A 10-year-old girl in Sweden is the world's first recipient of a donated vein treated with a patient's own stem cells.
She suffered recurrent blockages in the hepatic portal vein, which drains blood from the gut and spleen into the liver. The condition severely restricted her growth and vitality. Since receiving the vein, she has flourished. "She's fine, and according to her father, she's doing somersaults, going for long walks, and is a totally different child," says Suchitra Sumitran-Holgersson of the University of Gothenburg in Sweden.
Sumitran-Holgersson and her colleagues obtained the 9-centimetre-long section of vein from the groin of a cadaver, and stripped it of all the donor's cells using strong detergents, leaving just the underlying protein scaffold.
Next, they extracted endothelial and smooth muscle cells from the girl's bone marrow. These cells line organs and blood vessels. After multiplying them in the lab, they coated them onto the inner and outer surfaces of the donated vein and implanted it into the girl.
Because it was coated with her own cells, and all the donor's cells had disappeared, the vein was accepted by the girl without any need for immunosuppressive drugs.
In 2009, a Colombian woman became the first to receive a windpipe made in the same way, coated with her own cells. "I'm delighted to see the method we developed for trachea being used now for vein," says Anthony Hollander of the University of Bristol, UK, a member of the team that performed the 2009 procedure. "I always felt that it would be most easily adapted for use in regenerating tubular structures."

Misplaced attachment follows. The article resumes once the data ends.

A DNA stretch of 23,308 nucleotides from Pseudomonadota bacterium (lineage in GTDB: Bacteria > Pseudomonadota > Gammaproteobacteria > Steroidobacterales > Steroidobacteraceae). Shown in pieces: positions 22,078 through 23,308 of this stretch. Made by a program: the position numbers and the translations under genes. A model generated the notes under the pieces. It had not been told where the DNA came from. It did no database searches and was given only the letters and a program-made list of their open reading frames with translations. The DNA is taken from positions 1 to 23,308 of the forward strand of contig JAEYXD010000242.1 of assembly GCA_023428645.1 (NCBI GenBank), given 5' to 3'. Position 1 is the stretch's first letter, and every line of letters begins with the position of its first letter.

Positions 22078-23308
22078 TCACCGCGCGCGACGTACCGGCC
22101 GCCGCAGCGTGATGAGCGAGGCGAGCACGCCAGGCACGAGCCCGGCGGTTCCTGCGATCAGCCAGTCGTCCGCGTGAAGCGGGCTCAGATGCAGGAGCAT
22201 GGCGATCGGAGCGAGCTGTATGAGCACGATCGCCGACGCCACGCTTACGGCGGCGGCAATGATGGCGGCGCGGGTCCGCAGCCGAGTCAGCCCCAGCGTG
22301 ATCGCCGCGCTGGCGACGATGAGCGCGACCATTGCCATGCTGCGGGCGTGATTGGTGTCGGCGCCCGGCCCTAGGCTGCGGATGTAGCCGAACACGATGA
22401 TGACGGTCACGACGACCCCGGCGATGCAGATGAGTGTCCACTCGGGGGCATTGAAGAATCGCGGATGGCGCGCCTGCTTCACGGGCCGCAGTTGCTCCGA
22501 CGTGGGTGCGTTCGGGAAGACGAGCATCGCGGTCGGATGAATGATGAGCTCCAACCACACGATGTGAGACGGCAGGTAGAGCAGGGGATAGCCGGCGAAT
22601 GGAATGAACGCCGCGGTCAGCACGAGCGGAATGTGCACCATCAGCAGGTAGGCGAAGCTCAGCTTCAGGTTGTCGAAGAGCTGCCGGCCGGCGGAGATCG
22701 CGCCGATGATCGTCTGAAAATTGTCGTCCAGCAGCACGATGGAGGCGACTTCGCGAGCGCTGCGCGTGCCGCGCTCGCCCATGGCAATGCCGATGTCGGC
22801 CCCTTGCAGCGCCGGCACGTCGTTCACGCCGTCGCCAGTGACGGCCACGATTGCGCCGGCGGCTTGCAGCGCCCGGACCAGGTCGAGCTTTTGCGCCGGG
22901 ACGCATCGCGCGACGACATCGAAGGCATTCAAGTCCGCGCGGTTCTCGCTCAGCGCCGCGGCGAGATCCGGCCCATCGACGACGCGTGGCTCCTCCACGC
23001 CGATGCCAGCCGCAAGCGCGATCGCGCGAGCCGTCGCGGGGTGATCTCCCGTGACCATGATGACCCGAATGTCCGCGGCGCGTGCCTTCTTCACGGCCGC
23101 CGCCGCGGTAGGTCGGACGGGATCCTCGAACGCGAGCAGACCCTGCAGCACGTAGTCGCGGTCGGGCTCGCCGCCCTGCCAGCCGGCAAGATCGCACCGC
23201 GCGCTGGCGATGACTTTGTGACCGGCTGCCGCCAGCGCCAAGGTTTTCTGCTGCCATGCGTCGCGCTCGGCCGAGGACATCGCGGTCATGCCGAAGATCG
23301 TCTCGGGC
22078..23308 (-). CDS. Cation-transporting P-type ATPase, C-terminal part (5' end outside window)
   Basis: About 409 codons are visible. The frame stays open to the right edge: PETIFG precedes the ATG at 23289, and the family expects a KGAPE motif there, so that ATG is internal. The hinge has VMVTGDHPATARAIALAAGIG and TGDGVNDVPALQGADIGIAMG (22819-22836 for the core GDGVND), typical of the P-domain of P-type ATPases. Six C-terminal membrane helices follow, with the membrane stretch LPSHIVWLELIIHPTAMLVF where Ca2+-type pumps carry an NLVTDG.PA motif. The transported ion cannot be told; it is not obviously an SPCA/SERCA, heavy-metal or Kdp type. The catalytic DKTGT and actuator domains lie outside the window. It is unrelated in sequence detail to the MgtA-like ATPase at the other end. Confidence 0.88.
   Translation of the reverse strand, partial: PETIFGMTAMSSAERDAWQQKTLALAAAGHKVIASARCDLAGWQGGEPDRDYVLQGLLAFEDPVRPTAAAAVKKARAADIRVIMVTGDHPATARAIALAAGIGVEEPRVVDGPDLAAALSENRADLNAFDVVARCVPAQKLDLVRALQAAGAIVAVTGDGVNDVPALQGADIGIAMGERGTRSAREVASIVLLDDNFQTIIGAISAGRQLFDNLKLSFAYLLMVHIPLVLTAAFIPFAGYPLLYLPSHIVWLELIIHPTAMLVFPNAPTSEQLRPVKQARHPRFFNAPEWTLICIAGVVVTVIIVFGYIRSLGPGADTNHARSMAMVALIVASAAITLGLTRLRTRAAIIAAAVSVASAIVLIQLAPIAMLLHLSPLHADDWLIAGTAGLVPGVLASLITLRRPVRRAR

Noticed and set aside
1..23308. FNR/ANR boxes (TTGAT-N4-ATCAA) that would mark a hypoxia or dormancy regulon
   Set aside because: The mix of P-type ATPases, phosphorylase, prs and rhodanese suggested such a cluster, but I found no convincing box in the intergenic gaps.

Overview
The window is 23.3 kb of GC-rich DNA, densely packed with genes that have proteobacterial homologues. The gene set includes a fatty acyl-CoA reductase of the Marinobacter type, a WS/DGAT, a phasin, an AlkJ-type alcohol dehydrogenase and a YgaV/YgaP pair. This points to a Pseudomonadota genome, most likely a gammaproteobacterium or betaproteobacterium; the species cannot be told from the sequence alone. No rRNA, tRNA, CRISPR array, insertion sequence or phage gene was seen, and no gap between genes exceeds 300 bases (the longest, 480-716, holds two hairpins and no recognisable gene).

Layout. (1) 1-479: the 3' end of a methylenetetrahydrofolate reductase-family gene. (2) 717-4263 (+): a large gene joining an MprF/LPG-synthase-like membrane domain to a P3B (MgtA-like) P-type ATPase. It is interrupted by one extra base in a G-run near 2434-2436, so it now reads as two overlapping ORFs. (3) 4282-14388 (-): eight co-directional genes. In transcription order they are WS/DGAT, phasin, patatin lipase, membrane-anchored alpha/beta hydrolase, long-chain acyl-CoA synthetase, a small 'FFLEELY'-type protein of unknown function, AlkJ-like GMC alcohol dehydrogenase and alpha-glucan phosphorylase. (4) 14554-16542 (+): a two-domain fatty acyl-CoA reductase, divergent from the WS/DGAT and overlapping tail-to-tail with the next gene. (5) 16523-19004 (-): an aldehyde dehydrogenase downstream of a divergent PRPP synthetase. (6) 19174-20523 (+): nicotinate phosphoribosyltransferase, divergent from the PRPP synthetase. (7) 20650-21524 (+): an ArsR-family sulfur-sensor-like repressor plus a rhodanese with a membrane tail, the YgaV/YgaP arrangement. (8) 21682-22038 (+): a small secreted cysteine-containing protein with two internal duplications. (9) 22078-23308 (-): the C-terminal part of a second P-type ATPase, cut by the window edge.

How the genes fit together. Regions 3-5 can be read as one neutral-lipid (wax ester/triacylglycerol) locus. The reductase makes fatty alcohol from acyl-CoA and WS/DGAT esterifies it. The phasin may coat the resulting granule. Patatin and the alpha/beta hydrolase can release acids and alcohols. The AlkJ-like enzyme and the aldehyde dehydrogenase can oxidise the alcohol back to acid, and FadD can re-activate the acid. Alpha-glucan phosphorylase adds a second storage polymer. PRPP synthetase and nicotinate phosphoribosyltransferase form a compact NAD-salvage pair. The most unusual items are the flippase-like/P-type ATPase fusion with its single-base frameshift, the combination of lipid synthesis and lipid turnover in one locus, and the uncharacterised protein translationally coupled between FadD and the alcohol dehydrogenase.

Sumitran-Holgersson says she hopes in future to try using blood vessels from animals for re-coating with patients' own cells, as the source would be potentially limitless. A third option would be to use entirely synthetic structures: last year, researchers reported the first implant of a synthetic windpipe coated with a patient's own cells.http://www.newscientist.com/article/dn2 ... plant.html
"At the one-year follow up, the team observed a decreased portal blood flow, which required a second stem cell-based graft. The patient is doing well since the second graft and is capable of walking increasing long distances of 2 to 3 km in addition to doing light gymnastics."
Nothing is simple with the veins....they do seem to have flow issues even after transplants...